The FDA approves drugs for specific purposes (“indications”) and labels the drugs accordingly. Sales reps and ads from pharma companies are only allowed to promote the drug for the labeled purpose, but doctors can typically prescribe the drug for whatever they want. This has led to pharma companies deploying “scientific liaisons” who are allowed to discuss off-label use, and sometimes going over the line in commercial marketing to promote “off-label” uses. For some drugs, especially in oncology, more than half of prescriptions are for off-label use.
A typical commercialization strategy has been to get a drug approved for a specific indication, and then try to broaden the drug’s use over time through approvals for new indications or by promoting off-label use. But that tactic may be coming under a new form of pressure.
In 2003, AstraZeneca’s Iressa won accelerated approval from the FDA without clear evidence that it worked against lung cancer. Ordinarily, AstraZeneca would have been able to keep marketing the drug –and physicians free to continue prescribing it– for on label and off-label use. But, after a follow-up trial demonstrated essentially no benefit for Iressa, the FDA has decreed that Iressa will only be available to patients who have taken the drug and shown benefits. (See AstraZeneca Faces Restricted Use For Cancer Drug in the Wall Street Journal.)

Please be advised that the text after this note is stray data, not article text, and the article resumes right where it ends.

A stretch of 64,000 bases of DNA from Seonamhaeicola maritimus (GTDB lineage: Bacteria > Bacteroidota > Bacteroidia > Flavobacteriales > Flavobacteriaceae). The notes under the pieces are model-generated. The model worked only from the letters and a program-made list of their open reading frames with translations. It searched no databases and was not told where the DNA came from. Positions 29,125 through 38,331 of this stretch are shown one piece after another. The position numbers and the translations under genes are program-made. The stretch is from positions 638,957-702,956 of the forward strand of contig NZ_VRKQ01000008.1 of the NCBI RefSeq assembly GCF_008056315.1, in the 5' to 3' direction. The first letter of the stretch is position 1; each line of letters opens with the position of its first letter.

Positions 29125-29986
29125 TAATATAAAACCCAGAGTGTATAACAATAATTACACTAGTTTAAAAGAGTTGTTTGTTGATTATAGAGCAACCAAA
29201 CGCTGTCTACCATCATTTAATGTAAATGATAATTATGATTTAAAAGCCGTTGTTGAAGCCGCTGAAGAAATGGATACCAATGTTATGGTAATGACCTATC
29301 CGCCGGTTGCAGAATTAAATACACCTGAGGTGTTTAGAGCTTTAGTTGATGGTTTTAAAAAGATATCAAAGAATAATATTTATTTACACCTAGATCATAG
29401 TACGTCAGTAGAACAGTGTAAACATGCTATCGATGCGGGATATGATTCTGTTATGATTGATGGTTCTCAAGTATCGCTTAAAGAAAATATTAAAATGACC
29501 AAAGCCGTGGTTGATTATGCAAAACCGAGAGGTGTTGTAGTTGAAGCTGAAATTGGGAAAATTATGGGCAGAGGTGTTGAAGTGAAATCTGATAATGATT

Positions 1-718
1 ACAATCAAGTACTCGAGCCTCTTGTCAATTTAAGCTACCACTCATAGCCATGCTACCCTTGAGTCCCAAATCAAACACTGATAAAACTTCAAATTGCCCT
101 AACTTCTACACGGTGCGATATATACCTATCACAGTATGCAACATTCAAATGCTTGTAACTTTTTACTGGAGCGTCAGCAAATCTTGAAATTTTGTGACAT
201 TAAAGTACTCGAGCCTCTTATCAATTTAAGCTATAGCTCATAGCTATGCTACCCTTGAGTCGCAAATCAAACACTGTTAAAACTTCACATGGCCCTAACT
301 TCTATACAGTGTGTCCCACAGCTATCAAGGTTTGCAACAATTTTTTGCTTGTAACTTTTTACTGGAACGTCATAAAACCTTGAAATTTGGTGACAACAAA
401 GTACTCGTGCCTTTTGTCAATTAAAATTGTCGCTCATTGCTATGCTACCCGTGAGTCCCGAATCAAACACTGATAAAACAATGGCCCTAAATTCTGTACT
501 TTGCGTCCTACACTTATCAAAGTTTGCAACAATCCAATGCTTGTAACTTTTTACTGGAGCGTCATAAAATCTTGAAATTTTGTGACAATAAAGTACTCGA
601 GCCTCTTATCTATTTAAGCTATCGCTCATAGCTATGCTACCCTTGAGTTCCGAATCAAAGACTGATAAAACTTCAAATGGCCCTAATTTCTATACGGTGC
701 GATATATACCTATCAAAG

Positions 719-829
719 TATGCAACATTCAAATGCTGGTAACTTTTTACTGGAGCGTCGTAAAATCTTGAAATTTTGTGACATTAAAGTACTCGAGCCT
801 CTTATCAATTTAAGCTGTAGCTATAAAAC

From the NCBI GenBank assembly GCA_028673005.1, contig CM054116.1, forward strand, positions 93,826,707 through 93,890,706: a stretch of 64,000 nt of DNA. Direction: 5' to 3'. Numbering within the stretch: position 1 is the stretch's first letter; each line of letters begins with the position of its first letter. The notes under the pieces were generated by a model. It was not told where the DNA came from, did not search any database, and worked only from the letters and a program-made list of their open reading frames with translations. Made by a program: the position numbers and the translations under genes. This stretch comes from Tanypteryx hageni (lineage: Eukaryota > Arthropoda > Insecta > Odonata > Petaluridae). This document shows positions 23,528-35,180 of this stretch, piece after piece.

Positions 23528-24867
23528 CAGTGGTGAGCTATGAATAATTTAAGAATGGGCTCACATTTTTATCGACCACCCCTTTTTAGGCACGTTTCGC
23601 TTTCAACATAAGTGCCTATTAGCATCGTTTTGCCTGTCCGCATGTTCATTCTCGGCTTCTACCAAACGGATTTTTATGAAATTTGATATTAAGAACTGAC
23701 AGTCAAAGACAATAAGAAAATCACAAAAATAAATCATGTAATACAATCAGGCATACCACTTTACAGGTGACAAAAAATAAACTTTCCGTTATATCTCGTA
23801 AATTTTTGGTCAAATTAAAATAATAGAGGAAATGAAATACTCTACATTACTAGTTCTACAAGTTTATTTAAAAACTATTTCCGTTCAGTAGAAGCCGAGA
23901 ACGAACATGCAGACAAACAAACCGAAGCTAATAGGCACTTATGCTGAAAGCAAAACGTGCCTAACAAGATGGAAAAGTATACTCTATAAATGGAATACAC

Supposedly this restriction doesn’t represent a new policy, but my guess is that FDA is experimenting with how to rein in off-label marketing. Pharma companies may have to rethink their commercialization strategies, and it’s another reason we may see more sales force reductions such as those at Wyeth and Pfizer. (See below.)June 20, 2005